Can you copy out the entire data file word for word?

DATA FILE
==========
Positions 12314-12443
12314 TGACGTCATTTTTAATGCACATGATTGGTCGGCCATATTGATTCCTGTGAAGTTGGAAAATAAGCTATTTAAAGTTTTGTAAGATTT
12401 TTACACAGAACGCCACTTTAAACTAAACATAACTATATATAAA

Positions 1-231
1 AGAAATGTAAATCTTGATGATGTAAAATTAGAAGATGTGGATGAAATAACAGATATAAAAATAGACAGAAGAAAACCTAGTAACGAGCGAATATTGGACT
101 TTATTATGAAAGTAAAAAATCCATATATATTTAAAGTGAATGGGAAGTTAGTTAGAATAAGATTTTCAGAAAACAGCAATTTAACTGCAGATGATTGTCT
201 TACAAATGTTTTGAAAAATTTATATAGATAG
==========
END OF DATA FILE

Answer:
Positions 12314-12443
12314 TGACGTCATTTTTAATGCACATGATTGGTCGGCCATATTGATTCCTGTGAAGTTGGAAAATAAGCTATTTAAAGTTTTGTAAGATTT
12401 TTACACAGAACGCCACTTTAAACTAAACATAACTATATATAAA

Positions 1-231
1 AGAAATGTAAATCTTGATGATGTAAAATTAGAAGATGTGGATGAAATAACAGATATAAAAATAGACAGAAGAAAACCTAGTAACGAGCGAATATTGGACT
101 TTATTATGAAAGTAAAAAATCCATATATATTTAAAGTGAATGGGAAGTTAGTTAGAATAAGATTTTCAGAAAACAGCAATTTAACTGCAGATGATTGTCT
201 TACAAATGTTTTGAAAAATTTATATAGATAG